We’ve called autism a disease for decades. We were wrong. – Vox

is autistic person who could report what it was like to have an autistic mind.However, at one of these conferences there was a young autistic guy named Jim Sinclair. A year later, he appeared on a panel where he was reporting what it was like to be autistic to a room full of parents peppering him with questions. He told me that he suddenly felt like “a self-narrating zoo exhibit.” He didn’t want to be this bug wriggling under glass for these people who had filters in their own minds that pathologized everything he said. He really just wanted to meet other autistic adults and find out what they shared in common.Autistic adults started showing up to parent conferences and crashing them. As the clinicians and the parents would drone on and on about autism, suddenly autistic people would come up to the microphone and say, “Well actually, it’s like this.” They became a roving band of proud autistics who would go to conferences, and eventually they didn’t want to go to parents’ conferences where they would have to hide in the coat closet if they got overwhelmed by people being neurotypical really loudly. They no longer wanted to be in a neurotypical environment.So they split off and created Autreat, which was an environment designed by autistic people for autistic people. Among the people whose minds would’ve been boggled by the notion of an autistic community was Leo Kanner. Can you imagine? He never would’ve thought there could’ve been such a thing.IT WAS REALLY ONLY AFTER A COUPLE OF YEARS OF SPEAKING AT CONFERENCES THAT TEMPLE GRANDIN WAS LIKE, “HEY, I’M NOT RECOVERED. I’M STILL AUTISTIC.”At the same time that the early Autism Network International was starting to plan stuff like Autreat, they were forming online communities, and they originally functioned as allies of the parents’ community. Like, “We’re here, we will answer your questions,” like they had done at parents’ conferences.But eventually they got really bummed out, as parents would either pump them for information or say things like, “Could you guys stop perseverating about that thing you did at the last conference?” Because it was so easy to create a new space in the emergent online world, they created autistic communities online that were primarily for autistic people.In the early days of online autistics participating in conversations, one of the most frequently asked questions among psychiatrists was, “Can Kanner’s syndrome persist into adulthood?” Think about that. It’s really heavy. It’s super profound. They were thinking, “Wait a minute, we’re still autistic. We were diagnosed as kids, but we still are.” Even Temple had to recognize that. Something everyone forgets is that when Temple’s book Emergence was first published, it was billed as the first book by a “recovered autistic person.” It was really only after a couple of years of speaking at conferences that Temple was like, “Hey, I’m not recovered. I’m still autistic.”From these online communities, synergizing with the planning of events in meatspace, this very vibrant community arose.What’s so interesting is that eventually a bridge was built between the autistic community and the larger disability rights community. Before that, autism was never considered in a disability rights context. When you had young adults who had been diagnosed in the ’90s, they started to read about other disability rights groups and the fate of other disabled people. It was like, “Hey, wait a minute, this person is talking about my life, actually.”When people say “neurodiversity is just about high functioning people” — no it isn’t. It’s about disability rights. It’s the bridge between the world of autism and the world of cross-disability activism. Disability activism is not about leaving the people in wheelchairs behind and only putting the pretty people on camera. Disability means everyone comes along, including the people who are “low-functioning.”Was this article helpful? In this StorystreamDylan’s XangaThe 7 big questions Republicans have to answer on tax reformWe’ve called autism a disease for decades. We were wrong.This week on “What’s Up With Lincoln Chafee”: Lincoln’s no longer in last place!VIEW ALL 801 STORIESNext Up In SCIENCE & HEALTHTrump’s talking points on clean air and energy are stale and OrwellianOpioid overdoses are climbing. But prescription painkillers aren’t driving them anymore.5 ways Trump and the GOP disparaged science this weekYour vote in the 2016 election explains almost everything about your climate beliefsAnother shocking statistic about the opioid epidemicThe House just passed two bills that would stifle science at the EPAMost ReadS-Town is a stunning podcast. It shouldn’t have been made.Black-ish became its own worst enemy when it cast Chris BrownNetflix’s smartly tragic 13 Reasons Why solves its source material’s biggest problemsVice President Pence’s “never dine alone with a woman” rule isn’t honorable. It’s probably illegal.Repealing Obamacare was why she voted for Trump. No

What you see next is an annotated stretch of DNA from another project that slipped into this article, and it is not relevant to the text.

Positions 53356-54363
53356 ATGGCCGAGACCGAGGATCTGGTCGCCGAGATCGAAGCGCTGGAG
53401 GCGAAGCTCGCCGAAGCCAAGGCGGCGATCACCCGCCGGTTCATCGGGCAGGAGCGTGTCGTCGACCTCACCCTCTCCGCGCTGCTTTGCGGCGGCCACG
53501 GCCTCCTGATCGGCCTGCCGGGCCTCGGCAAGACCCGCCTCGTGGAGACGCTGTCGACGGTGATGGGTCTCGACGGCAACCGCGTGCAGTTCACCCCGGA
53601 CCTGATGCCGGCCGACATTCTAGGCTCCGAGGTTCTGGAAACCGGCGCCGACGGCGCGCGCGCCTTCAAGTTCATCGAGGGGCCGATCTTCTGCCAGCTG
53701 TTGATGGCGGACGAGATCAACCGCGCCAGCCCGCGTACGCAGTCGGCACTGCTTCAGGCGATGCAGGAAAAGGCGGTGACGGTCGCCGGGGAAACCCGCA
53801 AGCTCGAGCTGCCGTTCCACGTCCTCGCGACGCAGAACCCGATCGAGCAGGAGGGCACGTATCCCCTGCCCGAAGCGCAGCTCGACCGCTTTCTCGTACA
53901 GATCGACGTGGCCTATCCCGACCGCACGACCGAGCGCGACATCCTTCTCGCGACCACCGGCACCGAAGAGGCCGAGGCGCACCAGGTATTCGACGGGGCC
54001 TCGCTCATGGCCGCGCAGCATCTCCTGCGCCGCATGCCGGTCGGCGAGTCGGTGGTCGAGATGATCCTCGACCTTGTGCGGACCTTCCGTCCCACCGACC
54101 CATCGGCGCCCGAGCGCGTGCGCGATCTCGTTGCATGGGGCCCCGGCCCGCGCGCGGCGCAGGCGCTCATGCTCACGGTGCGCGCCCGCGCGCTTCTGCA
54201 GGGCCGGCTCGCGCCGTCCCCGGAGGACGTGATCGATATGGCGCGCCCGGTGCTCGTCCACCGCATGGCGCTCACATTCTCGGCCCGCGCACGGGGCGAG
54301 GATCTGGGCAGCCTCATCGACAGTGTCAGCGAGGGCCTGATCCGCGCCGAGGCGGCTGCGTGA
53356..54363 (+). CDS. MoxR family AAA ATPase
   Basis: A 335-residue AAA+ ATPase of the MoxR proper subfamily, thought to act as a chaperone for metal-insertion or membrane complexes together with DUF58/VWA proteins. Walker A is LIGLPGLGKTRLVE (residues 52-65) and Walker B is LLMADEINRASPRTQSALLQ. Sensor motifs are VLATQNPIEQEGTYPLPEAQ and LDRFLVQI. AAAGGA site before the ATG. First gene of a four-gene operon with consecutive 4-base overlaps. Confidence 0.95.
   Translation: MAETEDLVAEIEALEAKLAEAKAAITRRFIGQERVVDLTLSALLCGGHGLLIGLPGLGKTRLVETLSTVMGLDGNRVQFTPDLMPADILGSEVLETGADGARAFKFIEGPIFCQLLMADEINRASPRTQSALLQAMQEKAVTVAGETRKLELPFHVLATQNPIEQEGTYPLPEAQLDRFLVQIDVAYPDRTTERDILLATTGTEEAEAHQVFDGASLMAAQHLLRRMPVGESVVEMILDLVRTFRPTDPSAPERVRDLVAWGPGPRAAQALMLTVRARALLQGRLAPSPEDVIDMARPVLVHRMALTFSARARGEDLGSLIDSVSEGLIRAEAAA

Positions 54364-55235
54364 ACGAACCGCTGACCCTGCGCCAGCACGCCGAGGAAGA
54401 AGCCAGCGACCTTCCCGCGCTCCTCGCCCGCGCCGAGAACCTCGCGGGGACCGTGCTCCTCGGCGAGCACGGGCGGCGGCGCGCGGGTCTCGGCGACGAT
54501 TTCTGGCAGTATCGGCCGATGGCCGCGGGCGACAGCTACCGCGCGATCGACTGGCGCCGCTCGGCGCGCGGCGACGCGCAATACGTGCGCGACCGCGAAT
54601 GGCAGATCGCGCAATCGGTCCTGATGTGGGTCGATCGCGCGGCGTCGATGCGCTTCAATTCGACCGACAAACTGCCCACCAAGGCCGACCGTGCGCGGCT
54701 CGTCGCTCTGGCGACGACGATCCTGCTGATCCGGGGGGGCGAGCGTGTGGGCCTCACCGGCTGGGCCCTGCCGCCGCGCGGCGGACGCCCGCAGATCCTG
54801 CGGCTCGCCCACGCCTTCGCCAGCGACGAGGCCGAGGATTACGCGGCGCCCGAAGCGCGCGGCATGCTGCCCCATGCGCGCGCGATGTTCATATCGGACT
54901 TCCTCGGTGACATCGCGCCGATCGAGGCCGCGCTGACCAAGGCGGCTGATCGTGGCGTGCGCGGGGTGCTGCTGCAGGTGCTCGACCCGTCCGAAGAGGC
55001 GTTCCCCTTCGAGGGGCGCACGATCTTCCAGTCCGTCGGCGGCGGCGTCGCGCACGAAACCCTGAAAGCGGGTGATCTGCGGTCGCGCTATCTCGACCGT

Source: We’ve called autism a disease for decades. We were wrong. – Vox

Advertisements

Leave a Reply

Please log in using one of these methods to post your comment:

WordPress.com Logo

You are commenting using your WordPress.com account. Log Out / Change )

Twitter picture

You are commenting using your Twitter account. Log Out / Change )

Facebook photo

You are commenting using your Facebook account. Log Out / Change )

Google+ photo

You are commenting using your Google+ account. Log Out / Change )

Connecting to %s